This is the third of a three-part series on matters that make golf more difficult than it should be. Two weeks ago I talked about being ball-bound: thinking that you have to hit the ball instead of swing the club.
Last week I talked about how the pursuit of distance prevents us from doing our best. This week I’ll talk about the ground.
Golf would be a lot easier if the ground wasn’t in the way of the strike. We can survive errors of hitting the ball more toward the toe or heel than we can hitting thin or fat.
A thin shot still gets you something, but a fat shot gets you nothing much but a bad memory. And the anxiety about the ground is really about hitting fat, isn’t it?
Now there are technical fixes that prevent fat shots, and if you have this habit, by all means look them up, or get a lesson.
Technical fixes alone won’t solve the problem, though. Even flawless technique depends on your frame of mind in two key moments.
At takeaway, the wrong things to be thinking are making good contact, hitting the ball straight, hitting the ball to our target, and the like. We want those results, but we get them by sticking to the process.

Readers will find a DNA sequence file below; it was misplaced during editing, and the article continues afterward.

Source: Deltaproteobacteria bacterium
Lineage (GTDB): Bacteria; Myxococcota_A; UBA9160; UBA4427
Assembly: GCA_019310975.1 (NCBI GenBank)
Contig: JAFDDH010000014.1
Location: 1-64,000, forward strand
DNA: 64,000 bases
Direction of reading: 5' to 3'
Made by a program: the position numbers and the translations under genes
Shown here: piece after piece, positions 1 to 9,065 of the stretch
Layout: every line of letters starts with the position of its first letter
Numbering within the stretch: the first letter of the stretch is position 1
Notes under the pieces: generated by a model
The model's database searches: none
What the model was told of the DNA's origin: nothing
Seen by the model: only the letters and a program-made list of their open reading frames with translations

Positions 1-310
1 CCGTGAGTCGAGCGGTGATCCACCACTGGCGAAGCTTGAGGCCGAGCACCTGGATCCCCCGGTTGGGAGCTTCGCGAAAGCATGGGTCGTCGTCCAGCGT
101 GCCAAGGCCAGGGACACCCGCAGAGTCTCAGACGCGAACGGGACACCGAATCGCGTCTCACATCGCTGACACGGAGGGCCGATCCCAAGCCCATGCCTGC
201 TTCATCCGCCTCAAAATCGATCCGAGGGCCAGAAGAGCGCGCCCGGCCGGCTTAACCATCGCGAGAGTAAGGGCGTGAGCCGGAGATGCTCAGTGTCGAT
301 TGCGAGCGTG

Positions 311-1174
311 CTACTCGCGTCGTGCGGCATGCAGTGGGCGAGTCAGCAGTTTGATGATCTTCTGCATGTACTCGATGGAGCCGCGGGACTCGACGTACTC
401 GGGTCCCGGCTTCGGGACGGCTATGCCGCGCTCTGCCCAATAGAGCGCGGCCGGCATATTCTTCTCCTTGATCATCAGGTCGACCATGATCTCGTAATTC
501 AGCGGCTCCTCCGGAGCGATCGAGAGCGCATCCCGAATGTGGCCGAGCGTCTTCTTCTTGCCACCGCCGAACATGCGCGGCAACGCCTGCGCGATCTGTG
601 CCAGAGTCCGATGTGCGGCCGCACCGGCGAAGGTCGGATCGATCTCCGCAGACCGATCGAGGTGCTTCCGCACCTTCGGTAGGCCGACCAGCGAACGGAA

The process is setting up to make a good stroke, paying attention to the club moving properly and your body following it. “Follow the process” is what to have in mind, if anything, when you take the club away. This process is the same for any shot.
Our mind can flinch at the last moment before impact. Actually, since the downswing is so fast, the club will still be a significant distance from the ball when we think it is just about to make contact with it.
That’s enough time to make a little adjustment that has nothing to do with hitting a better shot, but reflects only the lack of confidence in what we have been doing up to this point. So we do something, but it can never be the right thing.
You can’t turn off your mind when you swing. All you can do is, again, give it the right thing to think about, and that right thing is to follow the movement of the golf club forward through the ball.
Develop the strength of mind that allows you to do this, so it doesn’t work just occasionally, but all the time. The mental exercises explained in The Golfing Self develop that mind.
By being able to keep your mind on the right things, the worries and anxieties about not being able to hit the ball cleanly never find a way in. And when they don’t, there is nothing left for you but to sweep the ball away cleanly.